Year of Fear, Chapter One: The Mystery of Caroline County, Virginia
Bowling Green, Virginia, the county seat of Caroline County, is about seventy-seven miles south of Washington DC, where Congress recently debated the impeachment of a sitting president, and forty-two miles north of the governor’s mansion in Richmond, where armed gun enthusiasts recently gathered to protest any and all attempts to limit firearm ownership.
Despite this geographic proximity, Caroline County residents appear somewhat insulated from political turmoil. It has been said that the only topics that draw a crowd here are guns, dogs, and high school football, although the Caroline Cavaliers have had some lean years, so even that is in doubt. The county’s 31,000 residents, most of them employed, underemployed, or retired, live in single-family homes within relatively quiet communities or scattered about the rolling rural landscapes. Twenty-eight percent of the population is Black, nearly five percent Hispanic or Latino, and about two-thirds white. A few residents claim ancestry from the Native American tribes that greeted Capt. John Smith and other English settlers in the early 1600s. Over the past fifty years, several gated lake communities, one golf course community, and a Disney-like subdivision called Ladysmith Village have sprung up, bumping up the population somewhat and changing some of its traditional characteristics.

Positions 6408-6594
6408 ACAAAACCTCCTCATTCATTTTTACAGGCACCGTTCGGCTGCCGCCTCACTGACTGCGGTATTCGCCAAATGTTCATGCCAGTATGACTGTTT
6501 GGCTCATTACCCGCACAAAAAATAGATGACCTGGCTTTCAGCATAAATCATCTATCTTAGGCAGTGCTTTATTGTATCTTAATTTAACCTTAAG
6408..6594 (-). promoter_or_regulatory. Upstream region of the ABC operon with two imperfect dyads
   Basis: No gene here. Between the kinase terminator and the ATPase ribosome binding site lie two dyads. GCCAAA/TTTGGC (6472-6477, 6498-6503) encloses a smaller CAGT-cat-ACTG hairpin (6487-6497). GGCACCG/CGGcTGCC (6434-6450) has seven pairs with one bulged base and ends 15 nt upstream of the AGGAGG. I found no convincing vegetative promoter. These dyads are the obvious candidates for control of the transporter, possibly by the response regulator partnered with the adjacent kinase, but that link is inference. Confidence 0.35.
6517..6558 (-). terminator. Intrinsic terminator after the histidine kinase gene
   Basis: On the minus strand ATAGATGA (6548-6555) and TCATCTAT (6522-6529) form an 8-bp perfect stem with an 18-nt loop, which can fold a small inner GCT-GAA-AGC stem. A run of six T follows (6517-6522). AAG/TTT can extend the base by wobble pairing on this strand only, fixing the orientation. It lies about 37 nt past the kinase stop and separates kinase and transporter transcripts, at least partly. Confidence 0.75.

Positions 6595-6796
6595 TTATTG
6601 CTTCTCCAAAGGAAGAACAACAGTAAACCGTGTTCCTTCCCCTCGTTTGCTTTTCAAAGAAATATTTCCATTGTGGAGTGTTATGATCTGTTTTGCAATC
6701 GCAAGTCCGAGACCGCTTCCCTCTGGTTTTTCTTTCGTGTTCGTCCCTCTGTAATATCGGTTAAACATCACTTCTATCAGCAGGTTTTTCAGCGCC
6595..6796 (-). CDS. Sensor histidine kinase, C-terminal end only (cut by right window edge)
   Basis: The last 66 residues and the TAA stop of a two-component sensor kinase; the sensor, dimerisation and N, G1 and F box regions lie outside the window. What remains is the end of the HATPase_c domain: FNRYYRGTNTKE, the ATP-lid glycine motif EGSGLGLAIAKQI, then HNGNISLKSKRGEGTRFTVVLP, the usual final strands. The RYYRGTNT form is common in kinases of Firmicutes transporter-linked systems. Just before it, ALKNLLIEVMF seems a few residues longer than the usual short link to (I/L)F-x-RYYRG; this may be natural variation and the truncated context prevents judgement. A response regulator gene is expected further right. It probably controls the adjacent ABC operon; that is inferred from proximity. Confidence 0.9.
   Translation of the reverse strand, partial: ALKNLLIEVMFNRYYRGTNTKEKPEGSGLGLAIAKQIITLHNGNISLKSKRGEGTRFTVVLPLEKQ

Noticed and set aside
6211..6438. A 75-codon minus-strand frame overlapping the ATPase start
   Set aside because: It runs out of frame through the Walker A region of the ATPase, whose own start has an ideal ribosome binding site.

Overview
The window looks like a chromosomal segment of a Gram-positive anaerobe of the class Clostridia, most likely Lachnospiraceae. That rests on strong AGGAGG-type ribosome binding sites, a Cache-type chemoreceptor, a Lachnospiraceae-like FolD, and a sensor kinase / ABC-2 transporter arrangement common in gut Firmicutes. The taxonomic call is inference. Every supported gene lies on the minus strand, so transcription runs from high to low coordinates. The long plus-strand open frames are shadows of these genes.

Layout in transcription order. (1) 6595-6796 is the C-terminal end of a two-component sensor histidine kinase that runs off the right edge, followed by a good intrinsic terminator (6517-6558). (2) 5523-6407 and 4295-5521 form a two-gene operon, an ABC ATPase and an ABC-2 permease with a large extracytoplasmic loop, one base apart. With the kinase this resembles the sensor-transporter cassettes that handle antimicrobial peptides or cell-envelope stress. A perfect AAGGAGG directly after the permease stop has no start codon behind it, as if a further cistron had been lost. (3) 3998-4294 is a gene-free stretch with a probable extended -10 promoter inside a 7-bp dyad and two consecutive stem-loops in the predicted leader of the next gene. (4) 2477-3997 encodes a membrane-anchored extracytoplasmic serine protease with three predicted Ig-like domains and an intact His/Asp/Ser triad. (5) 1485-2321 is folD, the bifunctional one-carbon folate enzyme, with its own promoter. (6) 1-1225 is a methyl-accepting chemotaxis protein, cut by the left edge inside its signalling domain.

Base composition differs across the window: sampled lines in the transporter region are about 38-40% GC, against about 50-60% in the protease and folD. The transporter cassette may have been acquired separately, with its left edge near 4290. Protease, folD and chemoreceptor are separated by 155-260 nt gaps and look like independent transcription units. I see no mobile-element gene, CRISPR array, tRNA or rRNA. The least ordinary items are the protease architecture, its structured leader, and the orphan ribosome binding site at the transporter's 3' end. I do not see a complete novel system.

But at heart Caroline County is one of the last rural areas along the Interstate 95 corridor and has yet to be overrun by apartment complexes and commercial development. In theory, more than 90 percent of the land is available for agriculture and forestry, although only 20 percent of its 549 square miles is actively farmed. Low hills and shallow valleys dot the landscape. If you go to the Visitors Center in Carmel Church, which is more of a destination for hungry travelers than a community, you can’t miss the reproduction of a thirty-three-foot prehistoric whale skeleton found twenty feet down in a local quarry in 1990, a reminder that this area was once under the sea.